Oil

Iran's oil minister brushes off tensions over Aramco attack; says Saudi energy minister is a 'friend'

Key Points
  • Geopolitical tensions between Iran and Saudi Arabia might be the biggest issue facing the Middle East right now but Iran's oil minister has insisted he has a good rapport with his Saudi Arabian counterpart.
  • "Prince Abdulaziz bin Salman (Saudi Arabia's new energy minister) has been a friend for over 22 years," Iranian oil minister Bijan Zanganeh told an energy conference in Moscow on Wednesday.
  • Tensions are high between the countries following a missile and drone attack on two Saudi Arabian oil facilities in September.
Bijan Namdar Zanganeh, Iran's petroleum minister, second left, speaks to reporters ahead of the 176th Organization Of Petroleum Exporting Countries (OPEC) meeting in Vienna, Austria, on Monday, July 1, 2019.
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Geopolitical tensions between Iran and Saudi Arabia might be the biggest issue facing the Middle East right now but Iran's oil minister has insisted he has a good rapport with his Saudi Arabian counterpart.

"Prince Abdulaziz bin Salman (Saudi Arabia's new energy minister) has been a friend for over 22 years," Iranian oil minister Bijan Zanganeh told an energy conference in Moscow on Wednesday.

Although Iran and Saudi Arabia are both members of OPEC, they are known to disagree over OPEC policy — Saudi Arabia has led cuts to OPEC production but Iran, under U.S. sanctions on its oil industry, did not want to cut output.  It is currently exempt from the output cuts agreed by OPEC and a group of non-OPEC producers.

Tensions between Iran and Saudi Arabia has long been tensed because of the rival religious powers' power struggle (often by proxy) in the region.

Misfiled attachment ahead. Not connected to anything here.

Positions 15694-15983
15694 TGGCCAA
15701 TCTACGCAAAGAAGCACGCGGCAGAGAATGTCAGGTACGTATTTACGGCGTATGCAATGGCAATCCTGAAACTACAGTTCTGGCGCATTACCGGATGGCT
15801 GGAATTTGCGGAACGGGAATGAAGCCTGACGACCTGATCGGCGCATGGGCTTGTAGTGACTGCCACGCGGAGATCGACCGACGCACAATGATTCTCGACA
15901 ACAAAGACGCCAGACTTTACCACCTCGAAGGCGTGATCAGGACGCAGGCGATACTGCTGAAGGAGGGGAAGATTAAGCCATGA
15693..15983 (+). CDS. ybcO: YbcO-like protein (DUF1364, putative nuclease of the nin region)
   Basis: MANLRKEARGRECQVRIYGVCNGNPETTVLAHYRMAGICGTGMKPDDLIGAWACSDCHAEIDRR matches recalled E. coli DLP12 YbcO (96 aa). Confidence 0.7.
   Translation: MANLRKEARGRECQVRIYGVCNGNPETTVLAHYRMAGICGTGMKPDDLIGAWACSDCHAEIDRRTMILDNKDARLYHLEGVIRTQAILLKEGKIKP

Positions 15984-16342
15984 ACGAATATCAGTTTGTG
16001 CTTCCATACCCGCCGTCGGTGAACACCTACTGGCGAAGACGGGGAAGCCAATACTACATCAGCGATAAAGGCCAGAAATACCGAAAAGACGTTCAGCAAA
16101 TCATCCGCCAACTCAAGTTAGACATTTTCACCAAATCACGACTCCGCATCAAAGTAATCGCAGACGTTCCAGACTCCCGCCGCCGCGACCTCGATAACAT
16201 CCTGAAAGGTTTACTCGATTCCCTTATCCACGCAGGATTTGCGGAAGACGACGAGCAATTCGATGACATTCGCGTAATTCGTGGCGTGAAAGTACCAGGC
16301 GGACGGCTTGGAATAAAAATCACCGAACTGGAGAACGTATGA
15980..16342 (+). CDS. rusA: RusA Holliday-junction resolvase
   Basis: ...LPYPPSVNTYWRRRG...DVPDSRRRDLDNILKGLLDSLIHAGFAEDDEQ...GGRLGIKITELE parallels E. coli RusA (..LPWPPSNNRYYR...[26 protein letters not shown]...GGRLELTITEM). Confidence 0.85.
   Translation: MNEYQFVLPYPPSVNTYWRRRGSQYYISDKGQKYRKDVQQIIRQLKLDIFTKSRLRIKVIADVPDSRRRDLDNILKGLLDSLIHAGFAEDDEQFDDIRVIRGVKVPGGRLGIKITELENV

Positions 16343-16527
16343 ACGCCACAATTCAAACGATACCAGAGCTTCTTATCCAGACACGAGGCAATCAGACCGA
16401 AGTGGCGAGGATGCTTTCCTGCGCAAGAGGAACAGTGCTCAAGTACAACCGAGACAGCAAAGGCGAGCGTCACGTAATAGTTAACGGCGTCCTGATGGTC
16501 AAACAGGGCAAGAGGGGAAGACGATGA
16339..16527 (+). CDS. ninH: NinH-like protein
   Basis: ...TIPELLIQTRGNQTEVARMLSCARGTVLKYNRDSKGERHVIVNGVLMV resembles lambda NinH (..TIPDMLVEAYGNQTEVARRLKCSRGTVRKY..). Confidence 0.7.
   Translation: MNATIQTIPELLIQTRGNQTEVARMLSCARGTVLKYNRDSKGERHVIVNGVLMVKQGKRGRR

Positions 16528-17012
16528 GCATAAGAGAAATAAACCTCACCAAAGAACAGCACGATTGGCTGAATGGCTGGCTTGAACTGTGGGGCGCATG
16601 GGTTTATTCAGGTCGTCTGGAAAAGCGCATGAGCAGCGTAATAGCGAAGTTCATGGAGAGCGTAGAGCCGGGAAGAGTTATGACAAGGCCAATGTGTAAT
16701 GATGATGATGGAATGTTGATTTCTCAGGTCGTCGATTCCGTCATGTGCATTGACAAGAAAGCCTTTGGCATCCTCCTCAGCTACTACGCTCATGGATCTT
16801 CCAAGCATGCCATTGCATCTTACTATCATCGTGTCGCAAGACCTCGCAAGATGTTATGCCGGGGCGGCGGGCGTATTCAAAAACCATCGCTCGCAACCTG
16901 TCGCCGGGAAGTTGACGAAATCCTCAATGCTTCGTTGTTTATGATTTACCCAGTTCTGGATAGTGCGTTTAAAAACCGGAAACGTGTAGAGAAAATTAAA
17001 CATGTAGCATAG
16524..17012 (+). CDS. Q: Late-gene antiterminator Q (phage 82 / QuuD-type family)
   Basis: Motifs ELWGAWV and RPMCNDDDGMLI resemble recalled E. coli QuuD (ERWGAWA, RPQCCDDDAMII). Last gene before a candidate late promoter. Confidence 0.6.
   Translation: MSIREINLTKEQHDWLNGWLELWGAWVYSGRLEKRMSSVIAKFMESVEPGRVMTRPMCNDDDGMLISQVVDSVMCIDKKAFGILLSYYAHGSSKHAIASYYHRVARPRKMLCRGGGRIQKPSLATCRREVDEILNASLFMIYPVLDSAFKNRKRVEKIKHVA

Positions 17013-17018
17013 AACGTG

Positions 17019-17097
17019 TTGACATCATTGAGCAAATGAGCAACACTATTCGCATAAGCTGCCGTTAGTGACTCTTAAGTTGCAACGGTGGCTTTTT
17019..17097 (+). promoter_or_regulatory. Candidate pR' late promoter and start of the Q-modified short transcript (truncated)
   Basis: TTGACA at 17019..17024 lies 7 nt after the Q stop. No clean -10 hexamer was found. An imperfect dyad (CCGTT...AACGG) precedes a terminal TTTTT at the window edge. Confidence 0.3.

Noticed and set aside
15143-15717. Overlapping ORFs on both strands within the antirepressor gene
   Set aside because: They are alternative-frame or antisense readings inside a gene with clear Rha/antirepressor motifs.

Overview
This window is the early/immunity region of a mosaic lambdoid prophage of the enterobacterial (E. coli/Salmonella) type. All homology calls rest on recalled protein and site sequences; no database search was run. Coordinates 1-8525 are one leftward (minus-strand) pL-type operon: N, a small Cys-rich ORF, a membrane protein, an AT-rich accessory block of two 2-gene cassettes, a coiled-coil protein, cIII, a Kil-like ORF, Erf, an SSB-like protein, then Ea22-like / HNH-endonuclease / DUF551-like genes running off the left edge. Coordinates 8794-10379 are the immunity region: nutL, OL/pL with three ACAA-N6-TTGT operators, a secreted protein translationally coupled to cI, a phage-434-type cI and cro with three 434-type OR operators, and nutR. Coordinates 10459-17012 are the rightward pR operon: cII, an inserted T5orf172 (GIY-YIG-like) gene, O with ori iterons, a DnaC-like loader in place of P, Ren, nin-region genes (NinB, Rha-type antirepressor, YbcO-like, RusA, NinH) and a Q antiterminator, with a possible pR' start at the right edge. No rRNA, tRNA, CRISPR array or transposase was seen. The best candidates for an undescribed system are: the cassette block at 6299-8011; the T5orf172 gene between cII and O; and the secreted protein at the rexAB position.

"Despite this long-term up and down political relationship between Iran and Saudi Arabia we have been friends and I hope to be friends in future, we have no difficulty with him," he said, adding that the difficulty in Saudi-Iranian relations was not created from the Iranian side.

"We believe that all the Muslim countries, all the neighbor countries, should have a peaceful environment between themselves … Our enemy is another country out of this area," he said, making a thinly veiled swipe at the U.S.

That said, tensions are high between the countries following a missile and drone attack on two Saudi Arabian oil facilities in September. Yemen's Houthi rebels claimed responsibility for the attack but Saudi Arabia and the U.S. suggested that the Houthi's ally Iran had a role in, or was responsible for, the attack on Saudi Aramco's Abqaiq and Khurais oil facility. The attack initially halved Saudi Arabia's oil production. Iran denied the accusations that it was involved, calling them "meaningless" and "pointless."

Asked about the attack's effect on Iran, Zanganeh said "it has no effect on Iran's production and export, but these issues increase the tension in the region."

He said all of the countries around the Persian Gulf "should try to stabilize the region and to defend the peace for all in the Persian Gulf region and to secure the Hormuz Strait for the free transport of oil and other commodity transportation to the international market."

Increased pressure in the form of U.S. sanctions on Iran's oil and other industries did not work, Zanganeh said.

"We believe that all of the countries around the world believe that unilateralism doesn't work and their increase of the pressure on Iran cannot be the solution for a stable situation and a peaceful environment in the region and for the world and for the security of supply of oil, gas and LNG."

Oil prices slipped on Tuesday following weak U.S. manufacturing activity data that put downward pressure on crude's demand outlook. On Wednesday, benchmark Brent crude was trading at $58.69 whereas West Texas Intermediate was trading at $53.75.

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